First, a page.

Official history textbooks used in Turkish Cypriot schools could not be more different. These do not cover the history of Turkey except for events which are directly relevant to Cyprus, or cover the lifetime of Mustafa Kemal Ataturk.

Also, in terms of governance, Ataturk’s reforms during the 1930s were also adopted in Cyprus and these made a clear separation between the role of the state and religion. Consequently, in Turkish Cypriot schools, religious authorities have had no influence on teaching for the past 90 years. It is, however, noted that one state affiliated college does have lessons in Arabic language and Koranic studies in addition to the mandatory syllabus, and this has been a controversial subject of debate.

Turkish Cypriot textbooks up to the age of 13 make virtually no mention of the tragic points of violent conflict between the two communities. For example, there is no historical account of the 1963-4, 1967 and 1974 conflicts. Although this approach avoids disaffection through omission, it flies in the face of the tried, tested and proven approach of “truth and reconciliation”.

From the age of 14, there is good coverage of the recent historical events from the Turkish Cypriot perspective, but these are surprisingly neutral in tone and show no malice towards Greeks or Greek Cypriots.

It is noteworthy that there is a school in the north to cater for some 45 Greek Cypriot resident students, staffed by Greek Cypriot teachers, but no such equivalent exists for Turkish Cypriots living in the south. Should the identical needs of these Turkish Cypriots not also be met quid pro quo? It is also a concern that Turkish Cypriot secondary schools offer the teaching of Greek language, but this is also not reciprocated by the Greek Cypriot schools.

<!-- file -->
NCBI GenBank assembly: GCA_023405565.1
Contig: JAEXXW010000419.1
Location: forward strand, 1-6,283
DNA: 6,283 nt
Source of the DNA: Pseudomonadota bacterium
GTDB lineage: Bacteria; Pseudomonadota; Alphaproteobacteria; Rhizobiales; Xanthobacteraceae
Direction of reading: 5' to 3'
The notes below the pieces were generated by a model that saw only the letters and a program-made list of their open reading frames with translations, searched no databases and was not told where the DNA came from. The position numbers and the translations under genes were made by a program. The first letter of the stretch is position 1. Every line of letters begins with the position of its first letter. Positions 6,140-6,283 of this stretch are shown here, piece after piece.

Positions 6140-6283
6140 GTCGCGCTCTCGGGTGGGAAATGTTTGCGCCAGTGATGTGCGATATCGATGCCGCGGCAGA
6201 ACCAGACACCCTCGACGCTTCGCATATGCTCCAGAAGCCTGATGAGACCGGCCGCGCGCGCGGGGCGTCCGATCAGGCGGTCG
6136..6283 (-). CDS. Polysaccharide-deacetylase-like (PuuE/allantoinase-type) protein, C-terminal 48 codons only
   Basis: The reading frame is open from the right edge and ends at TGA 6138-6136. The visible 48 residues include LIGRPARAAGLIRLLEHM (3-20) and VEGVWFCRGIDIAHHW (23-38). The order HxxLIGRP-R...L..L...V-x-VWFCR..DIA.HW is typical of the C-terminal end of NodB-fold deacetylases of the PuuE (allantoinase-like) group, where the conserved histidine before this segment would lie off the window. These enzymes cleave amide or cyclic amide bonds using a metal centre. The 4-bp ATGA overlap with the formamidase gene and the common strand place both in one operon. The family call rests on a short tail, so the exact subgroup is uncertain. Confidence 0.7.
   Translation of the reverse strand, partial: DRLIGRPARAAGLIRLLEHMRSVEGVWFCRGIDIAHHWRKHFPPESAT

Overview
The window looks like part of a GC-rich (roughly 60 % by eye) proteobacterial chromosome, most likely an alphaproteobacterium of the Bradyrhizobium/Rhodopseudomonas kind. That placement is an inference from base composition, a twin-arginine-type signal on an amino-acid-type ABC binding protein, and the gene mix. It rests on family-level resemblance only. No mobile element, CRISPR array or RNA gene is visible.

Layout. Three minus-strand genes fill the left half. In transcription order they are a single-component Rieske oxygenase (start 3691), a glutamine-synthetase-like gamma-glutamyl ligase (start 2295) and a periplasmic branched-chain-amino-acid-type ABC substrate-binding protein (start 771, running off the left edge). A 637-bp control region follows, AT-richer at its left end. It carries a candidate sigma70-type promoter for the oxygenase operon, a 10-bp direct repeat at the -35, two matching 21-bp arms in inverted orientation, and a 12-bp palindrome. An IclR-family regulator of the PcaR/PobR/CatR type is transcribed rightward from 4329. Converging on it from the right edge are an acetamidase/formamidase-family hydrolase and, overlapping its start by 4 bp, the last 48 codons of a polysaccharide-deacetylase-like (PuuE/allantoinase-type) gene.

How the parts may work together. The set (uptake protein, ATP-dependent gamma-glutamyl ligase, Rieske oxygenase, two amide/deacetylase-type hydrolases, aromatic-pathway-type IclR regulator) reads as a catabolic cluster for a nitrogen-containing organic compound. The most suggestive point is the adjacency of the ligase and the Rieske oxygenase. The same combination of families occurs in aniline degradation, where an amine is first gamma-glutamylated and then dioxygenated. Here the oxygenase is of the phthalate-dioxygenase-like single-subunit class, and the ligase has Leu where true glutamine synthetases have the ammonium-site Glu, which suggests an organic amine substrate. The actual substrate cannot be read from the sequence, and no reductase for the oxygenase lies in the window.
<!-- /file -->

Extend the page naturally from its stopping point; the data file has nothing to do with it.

The Association for Historical Dialogue and Research was very active in the idealistic days of the United Nations “Annan Plan” (2004), and facilitated many platforms for conversation between the two communities. However, given the above obstacles, no progress has been made in agreeing a common narrative for a common history.

In April 2003 the Turkish Cypriot side opened a crossing point to the south, followed by the Greek Cypriot side opening their side a few weeks later. This has perhaps been the most important change in terms of inter-communal relationships, with millions of crossings now each year in both directions. This has allowed both populations to interact with each other in a positive way, and observe the fact that they are all humans, sharing the same human values on the same island.

Sadly, since the openings, there have been dozens of documented incidents of assault on Turkish Cypriots in the south by Greek Cypriots, and we are aware of many more unreported cases. There have been virtually no such incidents on Greek Cypriots visiting the north.

We can only ponder if these violent attacks on Turkish Cypriots, including the latest one on Asya Karaali would have happened at all, had the perpetrators received the same non-confrontational education in their schools as the north, and were less influenced by regressionist clerics.

Fahri Zihni is former chair of Council of Turkish Cypriot Associations (UK) and former chair of, a human rights group which campaigns against the embargoes on northern Cyprus. He is a former policy advisor at the UK’s Cabinet Office and a former president of Society of IT Management, UK.